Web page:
Not only should your cornermen be on the same page as you, but they should know how to wrap your hands right too! I don’t know about you, but I punch a shit load, so having my hands wrapped properly is super important to me. Even if you’re not a heavy puncher, it’s vital to protect your hands so they don’t get injured.
5. Know what number you are fighting
Are you first or last?
If you are one of the first fights up, it’s important to get right into your routine pretty quickly. Make sure you keep in mind any intermissions and how long each of the fights are scheduled for. Also make sure to be prepared for any of the fights before you to end quickly!
If you are near the end of the card, relax. Maybe eat a banana and listen to some music, or talk with your team to keep your mind busy. Typically, I start to get ready about 4-5 fights before I’m on, but it’s up to you to find out what timing works best for you.
6. Be aware of your thoughts
Negative thoughts, self-doubt will pop up. It’s all good though!
I’m constantly thinking to myself “why did I sign up for this” or “no one is making you do this Sean”, but if those thoughts didn’t come across my mind, then I know something is wrong.
These thoughts are healthy and not abnormal by any means. The best way to deal with them is to be aware of them, but let them pass. Constantly be using positive self-talk and reminding yourself how much of a badass you are.
Remind yourself of how hard you worked to be where you are today.
Remind yourself that you put way too much time and effort to start doubting yourself now.
Remind yourself, once you get in the ring, your training and instincts will take over.
Being in control of your mind is one of the most difficult things to do, especially when you’re about to step into the ring for a Muay Thai fight. Just remember, the only way to get better at dealing with these thoughts and emotions is with experience.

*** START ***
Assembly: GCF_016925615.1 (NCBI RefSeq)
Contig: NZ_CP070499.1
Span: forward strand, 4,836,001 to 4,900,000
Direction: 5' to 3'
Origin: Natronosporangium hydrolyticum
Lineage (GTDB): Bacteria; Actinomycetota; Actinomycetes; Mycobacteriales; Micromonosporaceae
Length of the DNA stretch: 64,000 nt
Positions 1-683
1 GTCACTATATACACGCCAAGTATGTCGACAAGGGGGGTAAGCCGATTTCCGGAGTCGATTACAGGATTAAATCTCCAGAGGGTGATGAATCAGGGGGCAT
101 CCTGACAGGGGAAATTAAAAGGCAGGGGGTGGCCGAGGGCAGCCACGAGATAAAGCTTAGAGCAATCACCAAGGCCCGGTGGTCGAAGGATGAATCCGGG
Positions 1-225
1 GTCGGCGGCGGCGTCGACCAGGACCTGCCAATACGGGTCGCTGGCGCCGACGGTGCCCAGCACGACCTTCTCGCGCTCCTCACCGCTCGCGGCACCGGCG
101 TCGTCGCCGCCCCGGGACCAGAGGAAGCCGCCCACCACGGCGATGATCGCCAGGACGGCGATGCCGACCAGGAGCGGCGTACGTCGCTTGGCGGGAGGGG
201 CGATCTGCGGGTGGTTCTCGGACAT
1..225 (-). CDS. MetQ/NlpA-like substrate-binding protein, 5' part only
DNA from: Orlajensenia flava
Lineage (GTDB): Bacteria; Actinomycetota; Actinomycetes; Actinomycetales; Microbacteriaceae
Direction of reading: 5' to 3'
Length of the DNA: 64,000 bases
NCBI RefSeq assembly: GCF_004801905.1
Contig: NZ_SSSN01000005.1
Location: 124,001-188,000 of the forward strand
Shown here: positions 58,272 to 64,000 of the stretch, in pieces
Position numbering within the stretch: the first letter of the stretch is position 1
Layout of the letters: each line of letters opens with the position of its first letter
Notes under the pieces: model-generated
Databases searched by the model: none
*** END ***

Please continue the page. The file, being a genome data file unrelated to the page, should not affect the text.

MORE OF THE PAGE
7. Make a list of stuff to pack
It can really fuck you up if you forget your cup or mouth guard, so don’t let it happen. Don’t be that guy who has to borrow someone else’s cup… that’s gross. To avoid this, make a list of everything you need for before and after the fight. Here is what I normally pack for fight night:
- thai shorts (2 pairs because I need to make sure I’m matching whatever corner I’m in)
- steel cup
- thai liniment
- extra pair of clothes for afterwards
- phone, wallet, keys
- snacks (trail mix, banana)
Also make sure that your corner is bringing the tape, gauze, scissors and all other necessary supplies to wrap up prior to stepping into the ring.
It might seem a lot goes into warming up before a fight… that’s because there is!
You have to be as prepared as possible is fight night, no excuses. If you half-ass your warm-up and go in the ring without a focused mind or loose body, chances are much more likely that you will get knocked the fuck out.
Like I said earlier, it takes time to get a solid warm-up routine down before you figure out what works best. If you are just starting out or still in your amateur career, it’s not the worst thing to experiment with different warm-ups and see what works best for you. Once you are further along your ammy career or become a pro, the last thing you’ll want to do is mess with your mojo.